A Greenhouse in the Desert 

How will global warming affect the world's deserts? Scientists in Nevada predict potentially heartbreaking outcomes.

Imagine a future in which hundreds of thousands of people in the more arid parts of the country flee wildfires. Imagine a future in which many of those people never return home because the blazes have left their property smoldering husks. Imagine it happening with ever-more-increasing frequency until it's hard to tell where one fire season ends and the next begins.

Hard to imagine a future like that? Then maybe it's easier to remember this summer's fire season, in which fires in the American West and Southwest forced the evacuation of more than a half-million people and burned thousands of homes. It's particularly frightening when you consider that much of the land in California and the Southwest is arid or semiarid.

Scientists generally don't describe ecological changes in such apocalyptic terms. But it's hard not to when faced with the early results of major experiments being conducted at the Nevada Desert Research Center. These experiments are designed to show the impacts of soaring levels of atmospheric carbon dioxide on desert environments.

"We need to see how natural ecosystems are responding to changes in the global climate," Desert Research Institute scientist and project director Lynn Fenstermaker said. "In particular, we are interested in how well certain ecosystems are going to be able to sequester the additional carbon that's being produced by fossil-fuel burning."

Rising carbon dioxide levels in the atmosphere are one of the main causes of global warming and could cause all kinds of environmental mischief, particularly in sensitive desert ecosystems. These changes could have devastating consequences, with effects including increased growth rates for plants, increased rain, and shifting varieties of plants and animals. Scientists warn that these transformations may allow invasive, nonnative species to gain footholds. And with the added fuel on the ground will come bigger and more destructive fires.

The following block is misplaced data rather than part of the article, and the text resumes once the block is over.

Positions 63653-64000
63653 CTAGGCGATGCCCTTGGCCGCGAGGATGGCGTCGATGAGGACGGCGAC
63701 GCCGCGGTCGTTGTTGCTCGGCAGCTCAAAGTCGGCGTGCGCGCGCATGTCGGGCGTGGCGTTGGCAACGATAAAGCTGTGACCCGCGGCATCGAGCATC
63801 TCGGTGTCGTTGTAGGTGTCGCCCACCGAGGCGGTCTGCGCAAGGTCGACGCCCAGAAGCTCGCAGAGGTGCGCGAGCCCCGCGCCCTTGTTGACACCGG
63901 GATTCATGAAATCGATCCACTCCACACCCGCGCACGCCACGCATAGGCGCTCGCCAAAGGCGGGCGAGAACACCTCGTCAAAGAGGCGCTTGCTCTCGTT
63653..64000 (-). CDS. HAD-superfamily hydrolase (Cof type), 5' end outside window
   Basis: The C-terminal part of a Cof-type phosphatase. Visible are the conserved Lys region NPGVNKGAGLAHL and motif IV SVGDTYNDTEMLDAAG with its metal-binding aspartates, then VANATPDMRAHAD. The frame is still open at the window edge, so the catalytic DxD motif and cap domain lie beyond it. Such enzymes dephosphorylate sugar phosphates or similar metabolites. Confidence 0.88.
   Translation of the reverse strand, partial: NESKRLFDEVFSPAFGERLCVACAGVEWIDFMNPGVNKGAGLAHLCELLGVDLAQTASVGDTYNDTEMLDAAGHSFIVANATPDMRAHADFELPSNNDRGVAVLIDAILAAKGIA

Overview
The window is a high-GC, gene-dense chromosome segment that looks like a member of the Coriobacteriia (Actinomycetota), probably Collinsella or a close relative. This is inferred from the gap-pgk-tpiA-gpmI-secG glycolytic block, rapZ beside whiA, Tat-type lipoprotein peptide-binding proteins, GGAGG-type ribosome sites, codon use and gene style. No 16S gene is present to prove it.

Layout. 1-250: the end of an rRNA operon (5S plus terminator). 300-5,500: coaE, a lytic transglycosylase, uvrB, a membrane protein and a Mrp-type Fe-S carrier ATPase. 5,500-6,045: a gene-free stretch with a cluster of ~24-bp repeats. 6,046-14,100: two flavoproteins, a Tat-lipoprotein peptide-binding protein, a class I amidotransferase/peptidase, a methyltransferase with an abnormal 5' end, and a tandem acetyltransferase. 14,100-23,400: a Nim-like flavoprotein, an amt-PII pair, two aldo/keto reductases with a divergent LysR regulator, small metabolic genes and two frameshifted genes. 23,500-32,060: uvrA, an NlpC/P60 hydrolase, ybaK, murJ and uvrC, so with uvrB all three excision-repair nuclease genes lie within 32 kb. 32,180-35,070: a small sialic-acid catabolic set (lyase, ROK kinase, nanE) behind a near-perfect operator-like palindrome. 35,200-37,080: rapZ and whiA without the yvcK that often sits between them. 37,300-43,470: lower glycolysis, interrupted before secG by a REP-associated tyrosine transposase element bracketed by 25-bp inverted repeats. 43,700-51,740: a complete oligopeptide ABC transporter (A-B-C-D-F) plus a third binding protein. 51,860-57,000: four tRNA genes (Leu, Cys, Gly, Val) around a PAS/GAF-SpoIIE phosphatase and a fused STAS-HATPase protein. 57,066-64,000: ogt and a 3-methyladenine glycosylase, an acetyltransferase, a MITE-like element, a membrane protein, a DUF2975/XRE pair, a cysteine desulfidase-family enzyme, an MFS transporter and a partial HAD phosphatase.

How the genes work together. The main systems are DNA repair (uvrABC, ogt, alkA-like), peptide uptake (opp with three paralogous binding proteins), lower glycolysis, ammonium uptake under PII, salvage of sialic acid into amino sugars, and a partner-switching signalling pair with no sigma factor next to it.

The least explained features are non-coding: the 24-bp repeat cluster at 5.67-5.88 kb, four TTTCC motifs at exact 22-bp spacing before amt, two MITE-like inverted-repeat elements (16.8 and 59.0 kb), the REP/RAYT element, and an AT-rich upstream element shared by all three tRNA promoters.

One project to study these effects is at the Nevada Desert FACE Facility. FACE is an acronym for Free-Air carbon dioxide Enrichment. It's a ten-year collaboration between Nevada's universities, the Desert Research Institute, the National Science Foundation, Brookhaven National Laboratory, and the Department of Energy.

The FACE facility is allowing scientists to raise the carbon dioxide level in large plots of land. For this project, the concentration of carbon dioxide is raised by 50 percent above the present atmospheric levels in three plots in the Mojave Desert — North America's driest ecosystem. It's essentially done by fumigating the area with the greenhouse gas.

"Early results have shown that when we have a wet winter, an El Niño winter, we have invasive grass species producing a lot more and a lot bigger plants [including red brome, a relative of cheat grass]. This particular species leaves a lot of dead biomass on the surface, and then you get lightning strikes and then these nice rangeland fires. ... So if we see an increase in the El Niño cycle, we may see an increase in the frequency of the fire cycle."

The irony is that the wildfires also contribute to the carbon load in the atmosphere. In fact, large fire seasons can release more carbon into the air than all the vehicles in the state in a year.

Experiments like those at the Nevada Desert Research Center are necessary because some 40 percent of the earth's land surface is arid or semiarid, with more land becoming desert each year. This process — the degradation of formerly productive land, often caused by humans — is called desertification. It's already responsible for an unknown number of deaths. For example, according to US Geological Survey documents, between 1968 and 1973 the desertification-related Sahel drought in Africa led to the deaths of up to a quarter-million people and the collapse of the agricultural bases of five countries.

Can increasing carbon dioxide levels in the atmosphere cause devastating fires, more powerful hurricanes, decreased land productivity, and inconceivable starvation? It's hard to imagine that sort of future — maybe it's easier just to remember it's already happened.

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